Argue against that reasoning any way you want, but Admati and Hellwig have it covered. Will the Basel accords stop inefficient lending and restore capital to safe levels? No way. Are bank stress tests effective? Not even close.
But, how much will it cost to provide more equity to banks? The authors convincingly argue that the benefits of adding equity to banks is enormous, and the costs borne by banks are tiny. First, although self-interested banking oligarchs claim otherwise, it stands to reason that changing the mix of bank funding (the right-hand side of a bank’s balance sheet) doesn’t change the amount of funds available to be invested (the left-hand side). And, the authors show that saner incentives should result in the banks’ investment portfolios becoming more efficient. Second, if there are costs to increasing equity, those costs will be paid for by reducing excess compensation to executives who could be inappropriately rewarded for taking excess risks (owing to the mix of government safety nets and high leverage). Again, in a nutshell:
“Among the advantages to the stability of the financial system of banks’ operating with much more equity is the fact that losses to banks’ assets depleted equity much less intensely and thus to not require as much of an adjustment as when banks have less equity. A loss of 1 percent in the value of a bank’s assets wipes out fully one-third of the bank’s equity if it has only 3 percent of its assets in equity but reduces its equity by only 4 percent if the bank’s equity represents 25 percent of its assets. The bank wants to sell assets to restore the relation between equity and total assets or for other reasons following a loss, it must sell 32 percent of its assets if the initial equity was 3 percent of its assets but only 3 percent of its assets if the initial equity was 25 percent. The contagion effects of deleveraging through distressed sales after losses is much smaller if the initial equity is much higher.” (p. 181, emphasis supplied)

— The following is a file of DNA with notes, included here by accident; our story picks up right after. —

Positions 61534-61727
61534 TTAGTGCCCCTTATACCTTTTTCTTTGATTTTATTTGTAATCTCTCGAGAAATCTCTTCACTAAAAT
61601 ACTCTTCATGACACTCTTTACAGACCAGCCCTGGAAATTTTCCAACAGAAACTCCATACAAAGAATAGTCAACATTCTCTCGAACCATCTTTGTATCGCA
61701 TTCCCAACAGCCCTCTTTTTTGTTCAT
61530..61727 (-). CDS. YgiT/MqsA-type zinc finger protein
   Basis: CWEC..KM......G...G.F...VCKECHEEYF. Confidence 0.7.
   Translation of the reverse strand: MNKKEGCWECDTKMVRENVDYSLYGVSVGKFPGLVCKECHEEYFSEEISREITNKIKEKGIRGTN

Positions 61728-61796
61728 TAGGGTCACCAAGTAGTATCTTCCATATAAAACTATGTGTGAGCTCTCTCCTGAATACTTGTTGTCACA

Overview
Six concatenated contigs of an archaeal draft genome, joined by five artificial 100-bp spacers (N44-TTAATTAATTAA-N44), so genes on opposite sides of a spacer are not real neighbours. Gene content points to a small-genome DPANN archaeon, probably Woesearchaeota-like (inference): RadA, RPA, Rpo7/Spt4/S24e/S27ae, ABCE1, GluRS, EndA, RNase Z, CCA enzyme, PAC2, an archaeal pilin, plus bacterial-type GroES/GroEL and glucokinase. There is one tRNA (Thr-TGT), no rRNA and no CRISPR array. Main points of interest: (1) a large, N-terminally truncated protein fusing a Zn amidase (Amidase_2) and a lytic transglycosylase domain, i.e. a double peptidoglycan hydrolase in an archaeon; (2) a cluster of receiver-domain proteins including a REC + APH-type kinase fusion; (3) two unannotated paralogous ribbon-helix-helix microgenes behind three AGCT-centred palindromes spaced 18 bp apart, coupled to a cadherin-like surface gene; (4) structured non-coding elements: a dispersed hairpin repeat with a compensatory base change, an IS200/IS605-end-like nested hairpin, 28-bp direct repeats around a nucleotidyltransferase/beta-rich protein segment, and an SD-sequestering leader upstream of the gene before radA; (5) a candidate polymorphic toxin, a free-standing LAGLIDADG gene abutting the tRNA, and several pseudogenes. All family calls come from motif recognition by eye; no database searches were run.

Which finally leads me to have to explain why a book that deals almost purely with financial matters is appropriate for the theme of this accounting blog. Even though the authors explain that sufficient bank equity is essential to a safe and sound banking, they have extremely little to say about actually measuring equity:
“Since 2010, when we became more outspoken about the need for an ambitious reform of capital regulation, we had engaged in many discussions on the subject, yet we have never received a coherent answer to the question of why banks should not have equity levels between 20 and 30% of their total assets. [Footnote omitted] (A caveat on providing specific ratios is that their meaning will depend on accounting conventions.)” (pp. 181 – 182, emphasis supplied)
For such an amazing book, that’s pretty weak tea. How should loans and other investments be measured? Which, if any, derivatives should be presented gross, as opposed to net? How should regulated banks present assets that have been “transferred” to shadow banks if the regulated bank shields the shadow bank from losses through guarantees, derivatives or some other form of contracting? Some of these questions should be easy, and some of them are hard, but they all need to be answered, and in doing so there is a lot of Type II BS to shovel through. I’ll have more to say about these questions in subsequent posts; but for now, I’ll provide one caveat that relates to some of my more recent posts:
Measures of a bank’s assets must not depend, as they do today, to any degree on management’s estimates. Admati and Hellwig demonstrate that management has incentives to overleverage banks for their personal benefit. These incentives positively interact with the opportunities for the management of many public companies to manipulate accounting earnings. And, as accounting gets more complex, those earnings manipulation opportunities become even more valuable to managers. Accounting for banking enterprises is the sine qua non of complexity.
To be fair, Bankers’ was written for lay audience and it tackled a lot of very subtle topics about pricing of risk and cost of funding, and much more. It is understandable that discussions of accounting issues were finessed, but they kept coming up. The book contains numerous indications throughout that the authors are aware of just how slanted the accounting rules are towards the interest of banking executives. Yet, they decided to focus on the absolute necessity for deleveraging, and for their arguments to be as convincing as possible, they had to unravel the Type II BS purveyed by banking oligarchs in defense of their miniscule capital ratios.
Jon Stewart says, “if you smell something, say something.”
Admati and Hellwig sure do smell the accounting BS, but they leave it to someone else to explain to regulators that faulty measures of bank capital are inimical to the public interest.
* Another one that I highly recommend is 13 Bankers: The Wall Street Takeover and the Next Financial Meltdown (Simon Johnson and James Kwak, 2011)